Second charge lending reflecting cost of living crisis: Evolution Money

Borrowers are looking at shorter-term alternatives, such as second charge mortgages, in order to meet shorter-term financial needs.

Related topics:  Specialist Lending,  Second charge
Rozi Jones
14th December 2022
a man looks at a coffee table covered with receipts and a calculator
"Many borrowers are looking for alternatives to straight remortgaging which would undoubtedly cost them more than their existing first charge."

The market for second charge borrowing is continuing to reflect the wider economy and the financial concerns of individuals seeking to get a grip on an increase in both the cost of living, and the cost of securing finance in general, according to the latest research from Evolution Money.

The lender has revealed the latest results from its quarterly data tracker, which reviews borrower types, average mortgage sizes, LTV, and further information to offer advisers insight into the reasons why a second charge mortgage might be suitable.

Evolution Money analyses data from two different types of second charge mortgage products, split between those borrowers using the loans for debt consolidation purposes only, and those clients who have prime credit ratings.

This iteration of the tracker mirrors the last in terms of both volume and value of second charge mortgages taken by both sets of borrowers, with the number of prime borrowers utilising the products holding steady. Prime borrowers are able to use their loans for other purposes, not just debt consolidation.

Looking at its total lending data for the last three months, up until the end of November 2022, the product split by volume of mortgages is once again 68% debt consolidation/32% prime, and by value 59% debt consolidation/41% prime.

The lender said that while pricing in the first charge mortgage space had begun to come down off recent post-Mini Budget highs, it was still considerably higher than earlier in 2022.

The lender said a full first charge remortgage now in order to secure finance was inevitably going to be at higher rates and monthly mortgage amounts than originally arranged plus may incur an early repayment charge, and Evolution added borrowers were therefore looking at shorter-term alternatives, such as second charge mortgages, in order to meet shorter-term financial needs.

This iteration of the Tracker continues the trend whereby, for those borrowers specifically using a second charge mortgage for debt consolidation purposes, the average loan amount had continued to increase, and was now over £25,000.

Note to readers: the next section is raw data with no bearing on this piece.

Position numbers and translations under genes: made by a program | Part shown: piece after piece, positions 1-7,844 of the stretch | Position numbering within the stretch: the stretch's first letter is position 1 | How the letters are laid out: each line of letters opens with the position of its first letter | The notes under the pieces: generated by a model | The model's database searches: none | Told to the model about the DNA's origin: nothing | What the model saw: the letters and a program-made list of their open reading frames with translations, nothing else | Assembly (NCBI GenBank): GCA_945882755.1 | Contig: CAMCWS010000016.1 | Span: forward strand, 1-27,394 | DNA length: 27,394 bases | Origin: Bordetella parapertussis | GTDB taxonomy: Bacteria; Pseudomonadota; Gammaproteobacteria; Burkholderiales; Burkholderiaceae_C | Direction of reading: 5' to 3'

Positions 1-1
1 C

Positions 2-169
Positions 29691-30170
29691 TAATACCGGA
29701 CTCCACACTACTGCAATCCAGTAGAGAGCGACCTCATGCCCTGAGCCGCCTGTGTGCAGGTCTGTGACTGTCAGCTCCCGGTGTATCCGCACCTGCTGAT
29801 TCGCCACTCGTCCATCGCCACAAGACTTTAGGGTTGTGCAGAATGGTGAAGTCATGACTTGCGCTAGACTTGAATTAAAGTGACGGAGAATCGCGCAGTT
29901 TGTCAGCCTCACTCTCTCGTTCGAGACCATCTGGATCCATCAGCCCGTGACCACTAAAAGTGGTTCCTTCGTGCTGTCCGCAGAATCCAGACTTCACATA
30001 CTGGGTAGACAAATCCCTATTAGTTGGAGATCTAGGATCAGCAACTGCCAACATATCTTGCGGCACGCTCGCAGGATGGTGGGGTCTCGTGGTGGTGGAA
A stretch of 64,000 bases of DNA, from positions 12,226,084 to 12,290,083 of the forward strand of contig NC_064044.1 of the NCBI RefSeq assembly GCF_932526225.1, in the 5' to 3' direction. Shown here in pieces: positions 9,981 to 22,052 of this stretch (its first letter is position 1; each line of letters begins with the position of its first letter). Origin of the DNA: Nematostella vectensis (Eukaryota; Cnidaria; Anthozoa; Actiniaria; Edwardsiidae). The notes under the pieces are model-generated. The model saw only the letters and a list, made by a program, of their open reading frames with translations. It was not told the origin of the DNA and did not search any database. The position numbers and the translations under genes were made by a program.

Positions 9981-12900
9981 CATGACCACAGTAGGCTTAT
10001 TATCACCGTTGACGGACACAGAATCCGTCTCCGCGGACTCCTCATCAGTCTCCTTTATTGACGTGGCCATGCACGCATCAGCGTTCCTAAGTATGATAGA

The average term for these borrowers had also increased again to 135 months, with borrowers seeking longer terms which would make the monthly payments more manageable. The average LTV was also up, and borrowers continued to consolidate more debts than their prime borrower counterparts, with the average value of debts consolidated also inching up again to £18,322.

The data also shows the most common uses of a debt consolidation second charge mortgage. 55% were using the money to pay back a loan provider, followed by over 25% paying a bank – both having dropped in number since the last iteration – while 14% were paying off retail credit.

For prime borrowers, the average loan has also increased by a sizeable amount to over £37k, with the average term up to 158 months, with the average LTV continuing up at 68%.

Prime borrowers are increasingly taking out second charge mortgages for debt consolidation (up again to 68% from 63%), home improvement (15%) and home improvement with some consolidation (13%).

This quarter prime borrowers were using their money to fund a more diverse range of uses including business loans/existing business ventures, further education costs, holidays, vehicle purchases and two clients using the money to pay for weddings.

Steve Brilus, CEO of Evolution Money, commented: “This latest Tracker shows what is happening right across the financial spectrum for many individuals in the UK right now, with pressures from high inflation continuing to bite and the increased cost of first charge mortgage rates meaning many borrowers are looking for alternatives to straight remortgaging which would undoubtedly cost them more than their existing first charge.

“Add in the potential for early repayment charges, plus increased costs for other types of borrowing, and it’s not surprising to see homeowners looking at the ways and means by which they can extract equity grown over the last few years, specifically to pay off higher-charging debts, but also to fund other commitments.

“Average loan amounts have increased for both prime and debt consolidation borrowers, plus the terms have also increased as borrowers seek to make monthly second charge payments affordable.

“As a result, we are continuing to see prime borrowers looking at their second charge options and would anticipate this will continue throughout 2023 even if, as anticipated, inflation does start to fall back and there is a corresponding drop in first charge mortgage rates.”

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